It’s a long ride for the lump of coal sitting in the coal train on it’s way to Oklahoma. Through Nebraska and Kansas. It’s possible for the coal to be visited by a different kind of traveler. One that we may call “A tramp.” Someone that catches a ride on a train without paying for the ticket.

One time a tramp (or a hobo, I don’t remember which), caught a ride on one of our coal trains. They forgot to wake up in time, and found their self following the lumps of coal on their next phase of the journey. You see. Once the coal reached the plant, one car at a time enters a building called the “Rotary Dumper”.

A rotary dumper much like the one that was at our Power Plant

A rotary dumper much like the one that was at our Power Plant

As each train car enters the dumper four clamps come done on the car and it rolls upside down dumping the coal into a bin below. Imagine being a tramp waking up just in time to find yourself falling into a bin full of coal. with a car full of coal dumping coal on top of you. One coal car contained 102 tons of coal (today they carry 130 tons). Today one train contains 13,300 tons of coal. This is over 26 million pounds of coal per train.

Miraculously, this passenger survived the fall and was able to call for help or someone saw him fall. He was quickly rescued and brought to safety. Needless to say, the tramp went from being penniless to being, “comfortable” very quickly. I don’t know that it made the news at the time. I think the electric company didn’t want it to become “viral” that they had dumped a hobo into a coal bin by accident. Well. They didn’t know what “going viral” meant at the time, but I’m sure they had some other phrase for it then.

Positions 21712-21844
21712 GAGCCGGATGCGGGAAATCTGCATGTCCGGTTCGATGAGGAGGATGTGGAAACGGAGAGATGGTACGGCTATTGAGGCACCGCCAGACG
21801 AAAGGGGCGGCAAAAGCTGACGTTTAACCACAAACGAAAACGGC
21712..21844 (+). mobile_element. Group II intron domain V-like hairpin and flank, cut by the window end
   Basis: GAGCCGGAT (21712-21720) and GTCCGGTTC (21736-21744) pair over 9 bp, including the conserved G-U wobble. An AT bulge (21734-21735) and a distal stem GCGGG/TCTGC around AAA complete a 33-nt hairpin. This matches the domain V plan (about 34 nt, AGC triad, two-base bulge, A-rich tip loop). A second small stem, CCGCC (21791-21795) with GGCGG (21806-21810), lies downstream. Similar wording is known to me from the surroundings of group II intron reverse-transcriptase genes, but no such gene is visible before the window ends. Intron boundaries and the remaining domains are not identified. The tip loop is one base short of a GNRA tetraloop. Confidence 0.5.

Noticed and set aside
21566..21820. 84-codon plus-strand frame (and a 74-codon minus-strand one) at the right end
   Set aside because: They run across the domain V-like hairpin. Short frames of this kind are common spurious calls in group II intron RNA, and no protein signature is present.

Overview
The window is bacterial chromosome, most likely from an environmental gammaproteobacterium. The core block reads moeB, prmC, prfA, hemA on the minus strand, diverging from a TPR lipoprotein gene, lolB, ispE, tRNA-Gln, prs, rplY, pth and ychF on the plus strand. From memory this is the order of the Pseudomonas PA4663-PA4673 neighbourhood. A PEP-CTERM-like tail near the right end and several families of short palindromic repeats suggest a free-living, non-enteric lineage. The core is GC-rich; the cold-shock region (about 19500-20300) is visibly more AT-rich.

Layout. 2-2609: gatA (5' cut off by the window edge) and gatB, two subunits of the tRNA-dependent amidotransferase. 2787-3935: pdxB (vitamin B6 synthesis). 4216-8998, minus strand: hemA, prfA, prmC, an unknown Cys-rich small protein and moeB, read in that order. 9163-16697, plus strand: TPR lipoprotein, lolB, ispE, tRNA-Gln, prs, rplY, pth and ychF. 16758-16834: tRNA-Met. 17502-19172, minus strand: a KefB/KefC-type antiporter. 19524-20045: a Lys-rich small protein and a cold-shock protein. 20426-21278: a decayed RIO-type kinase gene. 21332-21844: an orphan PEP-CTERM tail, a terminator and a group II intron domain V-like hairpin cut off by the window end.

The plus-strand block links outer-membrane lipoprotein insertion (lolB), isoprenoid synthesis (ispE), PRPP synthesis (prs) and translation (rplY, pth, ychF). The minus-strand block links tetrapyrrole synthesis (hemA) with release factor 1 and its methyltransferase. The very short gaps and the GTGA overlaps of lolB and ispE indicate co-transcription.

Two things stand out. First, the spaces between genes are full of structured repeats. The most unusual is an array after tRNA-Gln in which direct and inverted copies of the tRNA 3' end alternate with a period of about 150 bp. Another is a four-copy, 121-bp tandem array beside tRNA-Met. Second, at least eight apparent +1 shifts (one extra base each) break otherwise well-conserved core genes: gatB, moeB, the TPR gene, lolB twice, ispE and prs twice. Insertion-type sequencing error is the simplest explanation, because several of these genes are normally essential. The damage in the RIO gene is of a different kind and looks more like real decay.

Ok. Time for a Side Story:

Since I’m on the subject of someone catching a clandestine ride on a train, this is as good of a place as any to sneak in the tragic story of Mark Meeks. Well. I say it was tragic. When Mark told the story, he seemed rather proud of his experience. You see. Mark was a construction electrician. He hired on as a plant electrician in order to settle down, but in his heart I felt like he was always a construction electrician. That is, he didn’t mind moving on from place to place. Doing a job and then moving on.

Mark explained that when he was working at a construction job in Chicago where he worked for 2 years earning a ton of overtime, he figured that by the time he finished he would have saved up enough to buy a house and settle down. He was married and living in an apartment in Chicago. He didn’t spend much time at home as he was working 12 hour days at least 6 days each week. He figured that was ok, because when he was done, he would be set for life.